Flex Account eligibility?

silverf1re

macrumors regular
Original poster
Mar 3, 2011
211
8
Hey all. I have about 500 bucks of FSA money to burn and I was wondering if anyone has tried to submit their apple watch as a FSA eligible purchase. I have read other saying that heart rate monitors are eligible and devices like the Fitbit have been accepted. Let me know if you have any info on the topic.
 

Xenden

macrumors regular
Jun 14, 2013
200
182
Rio Rancho, NM
Assuming you're in the US, my gut answer would be no. This is from 10 years of tax preparer experience.

There are a few reasons that I would say no. First there are cheaper devices that do the same thing. Also I'm not too sure if this would be a medical device that is FDA approved.

Then again, I could see a way to make an argument that the watch would be deductible/reimbursable for you.

Best ways to get something to count is to have your doctor prescribe it as part of a treatment regimen.

An extreme example of a deductible expense would be a hot tub. For people with extreme eczema, or other dermatology issue that can be treated with hot water, they can actually deduct the hot tub so long as their doctor prescribes it.

Again, I would say no, it doesn't really pass the sniff test; but worse case is you can't get the reimbursement through your fsa. If you have a heart/weight/etc issue, you could at least go for it.
 

mcdj

macrumors G3
Jul 10, 2007
8,900
4,092
NYC
Just explain to your accountant that you need the watch to make sure you don't miss any texts from your wife, because if you miss another one, she will murder you. Boom, the watch falls under "Life Saving Device", or "LSD".
 

trek360

macrumors 6502
Oct 18, 2011
338
18
Hey all. I have about 500 bucks of FSA money to burn and I was wondering if anyone has tried to submit their apple watch as a FSA eligible purchase. I have read other saying that heart rate monitors are eligible and devices like the Fitbit have been accepted. Let me know if you have any info on the topic.
FSA rules have gotten stricter over the years. In the past certain fitness expenses have qualified if directly related to treatment of a medical condition such as obesity or diabetes and prescribed by a doctor. I'd check with your plan administrator or plan website if you want to be sure. Different plans may have different interpretations. If you're buying it anyway, you can try to get a note from your doctor and submit the receipt and see what happens.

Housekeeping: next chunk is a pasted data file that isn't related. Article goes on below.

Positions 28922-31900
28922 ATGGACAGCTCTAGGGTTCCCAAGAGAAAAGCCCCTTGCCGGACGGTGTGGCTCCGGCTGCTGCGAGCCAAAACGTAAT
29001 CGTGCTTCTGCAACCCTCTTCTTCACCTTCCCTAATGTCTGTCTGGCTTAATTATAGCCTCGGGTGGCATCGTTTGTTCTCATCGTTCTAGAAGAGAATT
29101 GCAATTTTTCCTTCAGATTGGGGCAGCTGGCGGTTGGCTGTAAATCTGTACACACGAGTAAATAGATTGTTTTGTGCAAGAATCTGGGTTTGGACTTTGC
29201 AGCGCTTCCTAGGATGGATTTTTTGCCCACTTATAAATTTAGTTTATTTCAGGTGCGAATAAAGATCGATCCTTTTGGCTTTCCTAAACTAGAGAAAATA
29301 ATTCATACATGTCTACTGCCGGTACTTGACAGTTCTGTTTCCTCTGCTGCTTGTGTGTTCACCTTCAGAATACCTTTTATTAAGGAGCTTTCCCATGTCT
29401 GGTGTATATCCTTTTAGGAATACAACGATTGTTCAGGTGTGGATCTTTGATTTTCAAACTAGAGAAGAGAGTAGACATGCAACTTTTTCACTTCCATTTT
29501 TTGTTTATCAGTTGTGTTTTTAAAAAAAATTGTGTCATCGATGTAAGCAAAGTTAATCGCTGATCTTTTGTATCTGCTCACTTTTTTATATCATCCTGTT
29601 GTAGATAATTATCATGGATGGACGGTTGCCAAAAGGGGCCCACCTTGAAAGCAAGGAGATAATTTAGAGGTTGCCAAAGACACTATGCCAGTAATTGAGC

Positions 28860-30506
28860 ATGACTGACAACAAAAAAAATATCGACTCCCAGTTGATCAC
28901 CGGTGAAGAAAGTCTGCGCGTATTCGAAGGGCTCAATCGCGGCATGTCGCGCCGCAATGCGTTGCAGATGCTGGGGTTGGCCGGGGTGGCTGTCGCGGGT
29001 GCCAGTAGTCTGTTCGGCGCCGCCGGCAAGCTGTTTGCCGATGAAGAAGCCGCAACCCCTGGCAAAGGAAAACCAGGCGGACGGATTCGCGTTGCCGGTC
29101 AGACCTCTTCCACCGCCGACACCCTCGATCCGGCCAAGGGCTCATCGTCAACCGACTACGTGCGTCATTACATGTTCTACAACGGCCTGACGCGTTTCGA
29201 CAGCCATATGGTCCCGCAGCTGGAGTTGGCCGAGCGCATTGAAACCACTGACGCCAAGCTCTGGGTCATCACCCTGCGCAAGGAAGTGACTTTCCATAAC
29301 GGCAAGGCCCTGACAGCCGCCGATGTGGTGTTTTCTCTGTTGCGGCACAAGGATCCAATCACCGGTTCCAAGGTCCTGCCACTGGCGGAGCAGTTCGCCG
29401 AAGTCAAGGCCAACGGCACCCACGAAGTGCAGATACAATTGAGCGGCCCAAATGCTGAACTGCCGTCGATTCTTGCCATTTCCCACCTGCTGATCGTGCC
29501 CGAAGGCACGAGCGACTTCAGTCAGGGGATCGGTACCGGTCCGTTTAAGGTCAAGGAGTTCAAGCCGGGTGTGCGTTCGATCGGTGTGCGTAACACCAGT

Interestingly one of the latest health markers is getting 30 minutes of exercise a day. This is measured by the AW and Fitbit. There is a case to be made for FSA coverage especially if you have an associated medical condition. It doesn't take much to be considered obese. :)

FSA is different than a tax deduction so there are different rules.

Let us know what happens.
 

Xenden

macrumors regular
Jun 14, 2013
200
182
Rio Rancho, NM
FSA is different than a tax deduction so there are different rules.
They are different, but they also have a lot of similarities.

The key similarity is does this expense pass the sniff test. I would be very uncomfortable to allow a client to take this as a deduction. Same thing if i were the flex spending account manager if someone want a reimbursement for an apple watch purchase. But again, easiest way to get it approved is to have a doctor prescribe it.
 

trek360

macrumors 6502
Oct 18, 2011
338
18
They are different, but they also have a lot of similarities.

The key similarity is does this expense pass the sniff test. I would be very uncomfortable to allow a client to take this as a deduction. Same thing if i were the flex spending account manager if someone want a reimbursement for an apple watch purchase. But again, easiest way to get it approved is to have a doctor prescribe it.
Good points, Xenden. Many FSA plans will follow IRS guidelines but they are separate entities in the end.

Fitbit or another stand alone fitness device would seem easier to justify. The argument to expense an iPhone for its health app prob wouldn't fly. There is no coverage for general healthfulness.

The bottom line is that the OP needs to check with his FSA plan. (And an associated medical diagnosis a doctor will sign off on)
 

silverf1re

macrumors regular
Original poster
Mar 3, 2011
211
8
Good points, Xenden. Many FSA plans will follow IRS guidelines but they are separate entities in the end.

Fitbit or another stand alone fitness device would seem easier to justify. The argument to expense an iPhone for its health app prob wouldn't fly. There is no coverage for general healthfulness.

The bottom line is that the OP needs to check with his FSA plan. (And an associated medical diagnosis a doctor will sign off on)
Thanks all. I'll call my HSA people this week and let you know what they say. I can see them saying no to the apple watch but I hope I can at least get something that tracks that stuff. Here's to hoping.
 

Southern Dad

macrumors 68000
May 23, 2010
1,532
557
Shady Dale, Georgia
Earlier this year, I was able to purchase a ECG monitor made for iOS devices by a company called Alivecor using my FSA Visa. I did have to submit an explanation of what it was for to the FSA provider but it was accepted because it is an FDA approved device. After the new year starts, I may see if I can get reimbursed from FSA for purchasing an Apple Watch Series 4. I will not be able to use the FSA Visa card because Apple doesn't meet the requirements to accept it. Things may have changed now that Series 4 has an FDA clearance.

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